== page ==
Diet drinks are sugar-free, artificially sweetened versions of fizzy beverages with virtually no calories.
Defined in US law as a food of minimal nutritional value.
They may be marketed as sugar-free, zero-calorie or low-calorie.
Multiple artificial sweeteners can be used to give diet soft drinks a sweet taste without sugar.
Aspartame, is one of the most commonly used artificial sweeteners.
Cyclamates were the first artificial sweeteners used in diet soft drinks.
The Food and Drug Administration banned cyclamates in the United States in 1970 on evidence that they caused cancer in lab rats.
Cyclamates are still used in many countries outside of the United States.
Other sweeteners have been used with increasing frequency: sucralose (marketed as Splenda) and acesulfame potassium (“Sunett” or “Ace K”).
Acesulfame potassium is usually combined with aspartame, sucralose, or saccharin rather than alone.
The newer aspartame-free drinks can also be safely consumed by phenylketonurics, because they do not contain phenylalanine.
Changing the food energy intake from diet drinks will not necessarily change a person’s overall food energy intake or cause a person to lose weight.
Consumption of diet drinks may correlate with weight gain, and an increased incidence of metabolic syndrome.
It is surmised that diet drinkers are less likely to consume healthy foods, and that drinking diet beverages flavored with artificial sweeteners more than likely increases cravings for sugar-flavored sweets.
Individuals who drink soda, especially diet soda are 30% more likely to be diagnosed with depression over a period of 10 years.
Survivors of stage III Colon cancer undergoing chemotherapy after surgery benefited from drinking artificially sweetened beverages.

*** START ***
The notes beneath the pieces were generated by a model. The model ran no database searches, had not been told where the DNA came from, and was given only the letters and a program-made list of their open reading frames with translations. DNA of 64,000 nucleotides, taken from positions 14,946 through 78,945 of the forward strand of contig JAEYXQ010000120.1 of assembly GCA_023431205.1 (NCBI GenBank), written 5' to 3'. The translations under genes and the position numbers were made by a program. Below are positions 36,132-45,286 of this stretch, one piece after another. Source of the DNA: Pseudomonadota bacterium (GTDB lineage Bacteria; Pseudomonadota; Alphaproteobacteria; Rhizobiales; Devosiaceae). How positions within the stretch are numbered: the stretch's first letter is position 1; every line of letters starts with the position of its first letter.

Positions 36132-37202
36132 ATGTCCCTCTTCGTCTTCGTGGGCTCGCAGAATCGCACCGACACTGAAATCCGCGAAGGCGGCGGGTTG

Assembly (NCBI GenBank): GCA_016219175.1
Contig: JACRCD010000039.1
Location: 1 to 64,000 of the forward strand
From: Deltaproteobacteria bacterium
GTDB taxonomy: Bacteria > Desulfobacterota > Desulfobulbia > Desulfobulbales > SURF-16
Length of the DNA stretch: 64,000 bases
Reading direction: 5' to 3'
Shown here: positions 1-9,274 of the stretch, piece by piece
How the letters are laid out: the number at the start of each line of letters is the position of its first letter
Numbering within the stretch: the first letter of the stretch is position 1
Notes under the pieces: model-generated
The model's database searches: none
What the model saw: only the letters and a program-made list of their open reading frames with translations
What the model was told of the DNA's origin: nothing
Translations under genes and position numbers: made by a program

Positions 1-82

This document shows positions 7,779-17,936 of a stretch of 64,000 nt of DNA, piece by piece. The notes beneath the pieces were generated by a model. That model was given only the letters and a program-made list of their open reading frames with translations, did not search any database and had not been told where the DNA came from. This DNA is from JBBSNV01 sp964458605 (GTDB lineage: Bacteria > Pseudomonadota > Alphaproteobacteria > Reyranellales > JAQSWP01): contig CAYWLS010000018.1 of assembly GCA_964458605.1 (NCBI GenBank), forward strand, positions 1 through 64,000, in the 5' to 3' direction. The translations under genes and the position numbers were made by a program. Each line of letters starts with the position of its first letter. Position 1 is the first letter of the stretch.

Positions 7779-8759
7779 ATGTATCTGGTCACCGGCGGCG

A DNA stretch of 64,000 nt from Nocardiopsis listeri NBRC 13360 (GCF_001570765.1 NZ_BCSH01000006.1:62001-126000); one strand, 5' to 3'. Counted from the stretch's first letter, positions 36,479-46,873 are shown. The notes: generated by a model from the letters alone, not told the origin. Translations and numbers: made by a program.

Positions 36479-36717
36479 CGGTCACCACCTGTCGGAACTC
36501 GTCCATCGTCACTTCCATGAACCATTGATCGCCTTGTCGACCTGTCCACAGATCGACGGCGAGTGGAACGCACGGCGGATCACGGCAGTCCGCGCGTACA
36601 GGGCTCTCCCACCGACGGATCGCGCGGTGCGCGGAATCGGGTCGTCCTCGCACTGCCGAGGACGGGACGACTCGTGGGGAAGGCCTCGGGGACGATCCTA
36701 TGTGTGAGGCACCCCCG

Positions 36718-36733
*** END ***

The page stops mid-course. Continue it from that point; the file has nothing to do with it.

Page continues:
Patients who drank at least one 12 ounce serving a day of dietary beverages had a roughly half the risk of cancer recurrence or death compared with survivors who didn’t usually drink these beverages.
High consumption of artificially and sweetened types of beverages associated with higher risk of heart disease
Sugary drinks and artificially sweetened beverages are associated with a higher risk of cardiovascular disease, which suggests artificially sweetened beverages may not be the healthy alternative they are often claimed to be.
Researchers looked at data from the French NutriNet-Santé cohort to investigate the relationship between the risk of cardiovascular disease and consuming sugary drinks and artificially sweetened drinks.
Records for 104,760 participants were included.
Artificially sweetened beverages were defined as those containing non-nutritive sweeteners.
Sugary drinks consisted of all beverages containing 5% or more sugar.
First incident cases of cardiovascular disease during follow-up from 2009-2019, which were defined as stroke, transient ischemic attack, myocardial infarction, acute coronary syndrome and angioplasty.
Compared to non-consumers, both higher consumers of sugary drinks and of artificially sweetened beverages had higher risks of first incident cardiovascular disease.
Studies suggests artificially sweetened beverages may not be a healthy substitute for sugar drinks.